Palliative Podcasts: Voluntary Stopping Eating and Drinking (VSED)

This podcast is about the following JAGS article: Wax JW, MD, An AW, MD, Kosier N, MD, and Quill TE, MD Voluntary Stopping Eating and Drinking, Journal of the American Geriatrics Society, March 2018


Voluntary stopping of eating and drinking (VSED) is a deliberate, self-initiated attempt by some terminally ill patients to hasten death. Some patients explore this option in the setting of intractable suffering refractory to optimal palliative interventions or prolonged dying that a the patient finds intolerable.Data show that individuals who consider VSED tend to be older, have a serious but not always imminently terminal illness, place a high value on independence, and have significant illness burden.
In the podcast below, Dr. Periyakoil, Associate Editor of the Journal of the American Geriatrics Society and  Prof. Timothy Quill from University of Rochester (and senior author of the article) have a conversation about the practical clinical aspects of VSED.

Intended audience: Medical students, doctors-in-training and practice as well as inter-professional clinicians caring for seriously ill patients.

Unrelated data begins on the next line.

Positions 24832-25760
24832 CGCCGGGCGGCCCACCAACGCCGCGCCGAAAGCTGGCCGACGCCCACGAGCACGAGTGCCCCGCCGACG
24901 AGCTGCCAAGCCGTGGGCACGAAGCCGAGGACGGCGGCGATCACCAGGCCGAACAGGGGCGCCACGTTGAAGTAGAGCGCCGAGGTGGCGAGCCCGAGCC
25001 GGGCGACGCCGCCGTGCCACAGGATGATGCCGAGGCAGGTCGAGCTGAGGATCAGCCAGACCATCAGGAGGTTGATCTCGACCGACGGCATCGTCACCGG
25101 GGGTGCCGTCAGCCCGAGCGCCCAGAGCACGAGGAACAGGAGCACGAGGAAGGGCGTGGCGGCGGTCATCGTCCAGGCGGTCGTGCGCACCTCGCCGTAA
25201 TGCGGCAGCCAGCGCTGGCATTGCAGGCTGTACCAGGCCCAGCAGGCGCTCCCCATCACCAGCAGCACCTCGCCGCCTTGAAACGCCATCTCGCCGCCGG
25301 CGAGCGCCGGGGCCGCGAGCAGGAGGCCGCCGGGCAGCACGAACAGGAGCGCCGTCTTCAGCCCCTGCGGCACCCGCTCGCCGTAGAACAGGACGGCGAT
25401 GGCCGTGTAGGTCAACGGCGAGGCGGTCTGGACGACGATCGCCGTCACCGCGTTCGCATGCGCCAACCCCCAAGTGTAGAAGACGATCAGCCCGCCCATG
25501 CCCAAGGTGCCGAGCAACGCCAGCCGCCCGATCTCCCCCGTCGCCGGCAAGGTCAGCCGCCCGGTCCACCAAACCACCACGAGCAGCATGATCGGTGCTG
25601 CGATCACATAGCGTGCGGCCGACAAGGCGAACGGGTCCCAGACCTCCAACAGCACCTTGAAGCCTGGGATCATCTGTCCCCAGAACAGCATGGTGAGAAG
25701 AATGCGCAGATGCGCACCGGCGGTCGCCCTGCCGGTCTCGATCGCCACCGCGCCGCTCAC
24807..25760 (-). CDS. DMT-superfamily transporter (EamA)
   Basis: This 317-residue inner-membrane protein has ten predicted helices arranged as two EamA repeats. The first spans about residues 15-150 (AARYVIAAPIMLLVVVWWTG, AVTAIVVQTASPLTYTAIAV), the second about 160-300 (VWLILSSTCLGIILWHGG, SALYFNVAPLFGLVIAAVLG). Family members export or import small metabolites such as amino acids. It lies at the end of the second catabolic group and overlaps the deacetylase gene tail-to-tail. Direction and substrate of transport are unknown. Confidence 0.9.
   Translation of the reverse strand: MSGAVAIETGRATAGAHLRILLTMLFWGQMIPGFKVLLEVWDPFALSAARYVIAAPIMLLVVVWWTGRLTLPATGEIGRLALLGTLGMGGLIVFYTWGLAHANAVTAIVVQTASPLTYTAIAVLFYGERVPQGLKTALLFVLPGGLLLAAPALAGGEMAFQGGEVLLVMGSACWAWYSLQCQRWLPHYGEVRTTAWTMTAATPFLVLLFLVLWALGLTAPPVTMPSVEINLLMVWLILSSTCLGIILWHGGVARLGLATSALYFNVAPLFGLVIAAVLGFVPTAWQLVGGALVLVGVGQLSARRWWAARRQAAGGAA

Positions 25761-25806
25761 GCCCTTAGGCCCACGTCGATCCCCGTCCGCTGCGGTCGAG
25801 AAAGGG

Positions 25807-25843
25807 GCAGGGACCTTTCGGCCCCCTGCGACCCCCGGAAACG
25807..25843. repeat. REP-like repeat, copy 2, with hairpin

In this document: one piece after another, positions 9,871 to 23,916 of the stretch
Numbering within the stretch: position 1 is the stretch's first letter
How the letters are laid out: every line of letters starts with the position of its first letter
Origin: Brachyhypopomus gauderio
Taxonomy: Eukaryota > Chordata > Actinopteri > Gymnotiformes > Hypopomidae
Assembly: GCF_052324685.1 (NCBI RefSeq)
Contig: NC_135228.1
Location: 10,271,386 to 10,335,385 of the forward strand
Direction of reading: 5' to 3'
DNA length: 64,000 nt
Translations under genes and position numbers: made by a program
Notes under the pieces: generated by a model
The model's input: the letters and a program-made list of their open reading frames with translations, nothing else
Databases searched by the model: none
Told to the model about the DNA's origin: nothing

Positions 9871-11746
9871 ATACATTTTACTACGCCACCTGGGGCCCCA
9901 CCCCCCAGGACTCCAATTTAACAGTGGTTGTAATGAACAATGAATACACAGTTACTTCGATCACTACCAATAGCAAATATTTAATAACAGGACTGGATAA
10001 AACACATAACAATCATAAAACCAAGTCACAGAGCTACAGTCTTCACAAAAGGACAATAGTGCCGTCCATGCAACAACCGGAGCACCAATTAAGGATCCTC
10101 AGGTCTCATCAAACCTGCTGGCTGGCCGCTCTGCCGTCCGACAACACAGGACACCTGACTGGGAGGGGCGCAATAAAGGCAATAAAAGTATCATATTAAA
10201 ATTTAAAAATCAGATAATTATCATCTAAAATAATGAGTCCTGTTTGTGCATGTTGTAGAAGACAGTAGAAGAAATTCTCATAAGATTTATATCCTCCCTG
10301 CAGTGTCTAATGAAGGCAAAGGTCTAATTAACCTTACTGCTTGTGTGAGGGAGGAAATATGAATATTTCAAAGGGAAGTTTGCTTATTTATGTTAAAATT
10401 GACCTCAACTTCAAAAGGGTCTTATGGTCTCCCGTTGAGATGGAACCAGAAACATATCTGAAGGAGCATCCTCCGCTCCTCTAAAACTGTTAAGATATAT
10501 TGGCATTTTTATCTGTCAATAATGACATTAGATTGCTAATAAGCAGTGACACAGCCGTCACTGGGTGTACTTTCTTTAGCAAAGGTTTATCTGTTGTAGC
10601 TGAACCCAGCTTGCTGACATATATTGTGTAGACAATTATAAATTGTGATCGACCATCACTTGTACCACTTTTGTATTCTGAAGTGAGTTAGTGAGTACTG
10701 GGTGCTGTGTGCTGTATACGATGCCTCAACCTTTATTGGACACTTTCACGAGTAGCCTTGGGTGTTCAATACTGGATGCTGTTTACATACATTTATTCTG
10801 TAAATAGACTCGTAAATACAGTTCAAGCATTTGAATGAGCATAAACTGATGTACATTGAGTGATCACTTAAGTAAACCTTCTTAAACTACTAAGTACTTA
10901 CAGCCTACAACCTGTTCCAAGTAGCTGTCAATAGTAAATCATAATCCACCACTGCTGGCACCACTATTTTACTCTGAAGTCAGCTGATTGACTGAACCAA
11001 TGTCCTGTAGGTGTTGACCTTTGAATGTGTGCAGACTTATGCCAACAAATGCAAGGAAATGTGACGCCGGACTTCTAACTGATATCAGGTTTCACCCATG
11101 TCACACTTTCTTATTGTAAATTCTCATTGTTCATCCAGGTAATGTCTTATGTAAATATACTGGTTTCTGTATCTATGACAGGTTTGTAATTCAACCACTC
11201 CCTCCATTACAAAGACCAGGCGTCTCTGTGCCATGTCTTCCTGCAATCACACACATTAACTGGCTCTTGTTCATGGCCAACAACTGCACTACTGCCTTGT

How to use this podcast: 
a. Read the Palliative Practice Pointer article in JAGS on VSED.
b. Listen to this podcast for further discussion about the topic, to hear about real-life situations that highlights clinical nuances. You can listen on the browser (make sure computer speaker is on and the volume is turned up) or download it into your smartphone using iTunes or a comparable program.

Experts from the domains of psychology, chaplaincy and medicine share real-life experiences.

“He does not not struggle with death. He struggles with the dying process”: Dr. Hiroto describes how she supported a veteran who had self esteem issues and how she was able to help him when he raised the issue of hastening death through VSED.

“Many religious traditions do not favor hastening death“: Chaplain Klein provides a broad overview of how to provide spiritual support to patients considering VSED, their family members and the providers caring for them.

“He was the mayor of his church”: Dr. Sandy Trieu describes her work with a Asian American patient with pancreatic cancer who asked about VSED when he could not go to church anymore.

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